In April 2014, an employee working in sales in the clothing company Petit Bateau attended a fashion show presenting the future spring-summer 2015 collection. This fashion show was reserved for a restricted audience of Petit Bateau employees.
On being informed by another employee that the employee in question had published a photograph taken during the fashion show on her private Facebook account, the employer decided to dismiss her for serious misconduct, highlighting the breach of her contractual obligation of confidentiality.
To justify the employee’s fault, the employer produced screenshots of the disputed Facebook page.
The case law solution
In a judgment of 30 September 2020 (Cass. soc., 30 September 2020, no. 19-12.058), the Court of Cassation confirmed that the dismissal was valid.
It did not accept the employee’s argument that the employer could not hold against her information relating to her private life which, according to her, had been obtained by an unfair process. The disputed information came from her private Facebook account, which the employer had accessed indirectly (through another employee, himself a Facebook ‘friend’ of the employee).
The right to evidence may justify the production in court of elements that infringe privacy
The Court of Cassation noted that the production of photographs posted on her private Facebook account constitutes an infringement of the employee’s privacy. However, it stated that the right to evidence can justify the production in court of elements that infringe privacy, where two conditions are satisfied:
In this case, the goal was ‘the defence of the employer’s legitimate interest in the confidentiality of its affairs’. It will not escape anyone’s notice that data relating to a future collection, not yet made public, is strategic and sensitive information for the company. This is precisely what justifies the existence of contractual confidentiality clauses (which the employee had signed in the case at trial).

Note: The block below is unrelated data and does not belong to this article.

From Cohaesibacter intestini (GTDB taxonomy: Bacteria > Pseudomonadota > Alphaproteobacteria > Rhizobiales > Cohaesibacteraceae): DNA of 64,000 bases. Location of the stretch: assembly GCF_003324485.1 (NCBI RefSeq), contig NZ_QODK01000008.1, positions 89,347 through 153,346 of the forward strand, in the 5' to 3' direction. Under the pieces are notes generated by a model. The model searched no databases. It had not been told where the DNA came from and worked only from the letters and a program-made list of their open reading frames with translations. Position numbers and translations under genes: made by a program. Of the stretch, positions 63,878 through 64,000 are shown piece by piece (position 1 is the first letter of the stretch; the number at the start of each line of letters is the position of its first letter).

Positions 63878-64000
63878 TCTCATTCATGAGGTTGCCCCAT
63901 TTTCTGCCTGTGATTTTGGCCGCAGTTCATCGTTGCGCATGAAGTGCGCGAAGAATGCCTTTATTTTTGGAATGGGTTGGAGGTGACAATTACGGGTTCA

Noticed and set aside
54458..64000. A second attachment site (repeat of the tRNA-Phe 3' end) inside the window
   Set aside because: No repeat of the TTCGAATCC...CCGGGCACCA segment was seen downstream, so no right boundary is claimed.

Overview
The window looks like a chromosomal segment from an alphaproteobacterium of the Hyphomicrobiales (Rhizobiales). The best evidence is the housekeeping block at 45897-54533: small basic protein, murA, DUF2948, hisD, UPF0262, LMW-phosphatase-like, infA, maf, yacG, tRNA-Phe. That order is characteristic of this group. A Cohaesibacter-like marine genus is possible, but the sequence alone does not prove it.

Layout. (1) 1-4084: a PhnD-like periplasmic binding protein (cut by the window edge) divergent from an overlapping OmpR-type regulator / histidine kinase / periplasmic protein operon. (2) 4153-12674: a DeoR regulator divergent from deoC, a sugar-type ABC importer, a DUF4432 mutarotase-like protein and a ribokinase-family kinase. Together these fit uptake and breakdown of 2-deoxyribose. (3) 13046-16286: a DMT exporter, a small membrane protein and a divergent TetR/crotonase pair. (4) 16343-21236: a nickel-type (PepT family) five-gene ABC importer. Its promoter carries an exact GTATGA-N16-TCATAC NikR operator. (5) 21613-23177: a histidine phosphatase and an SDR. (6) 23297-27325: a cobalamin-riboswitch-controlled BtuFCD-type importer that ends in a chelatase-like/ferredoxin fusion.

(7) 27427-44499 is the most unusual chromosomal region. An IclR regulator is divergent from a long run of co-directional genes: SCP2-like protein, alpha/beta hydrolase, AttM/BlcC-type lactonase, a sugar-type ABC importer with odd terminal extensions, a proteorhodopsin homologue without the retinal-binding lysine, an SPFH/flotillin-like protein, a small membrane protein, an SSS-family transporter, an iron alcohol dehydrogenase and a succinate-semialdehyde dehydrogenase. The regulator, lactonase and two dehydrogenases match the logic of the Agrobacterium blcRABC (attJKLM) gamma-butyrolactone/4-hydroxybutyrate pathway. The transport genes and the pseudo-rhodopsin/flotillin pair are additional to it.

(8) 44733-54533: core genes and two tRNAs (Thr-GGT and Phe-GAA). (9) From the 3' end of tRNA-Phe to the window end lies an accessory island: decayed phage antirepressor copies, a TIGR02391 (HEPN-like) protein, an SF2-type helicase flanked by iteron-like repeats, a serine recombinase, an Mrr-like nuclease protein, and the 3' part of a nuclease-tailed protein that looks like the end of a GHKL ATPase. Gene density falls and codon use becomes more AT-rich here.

Postings on an employee’s private Facebook account, even if they relate to the employee’s private life, can open the employee up to criticism or disciplinary action by the employer and even justify dismissal for serious misconduct. The solution, set out in relation to Facebook, will be the same regardless of the social network.
The Court of Cassation confirmed that there is no absolute watertight boundary between the employee’s life on social networks and his or her professional life. An employer can use information posted on social networks to sanction an employee.
However, the Court of Cassation reiterated that the method used to gather evidence of the facts observed on social networks is essential. The employer must not have gathered the evidence by subterfuge.
In the case in question, the magistrates noted that, although the disputed photographs had indeed been published on a private Facebook account, they had been spontaneously communicated to the employer by an email from another employee of the company who was a Facebook ‘friend’ of the employee in question and therefore had access to her private Facebook account. Nor was the employer open to criticism for having had a bailiff’s report (constat d’huissier) on the post drawn up: the purpose of this was to prevent any challenge from the employee relating to the identity of the account holder. Moreover, it allowed the evidence to be preserved over time, as content on social networks is volatile.
There was therefore no trickery: this process of obtaining evidence was not considered unfair.
This judgement underlines that is essential for employers to check how evidence is gathered before imposing a penalty on the basis of the facts established, in order to ensure that the procedure involved cannot be described as trickery.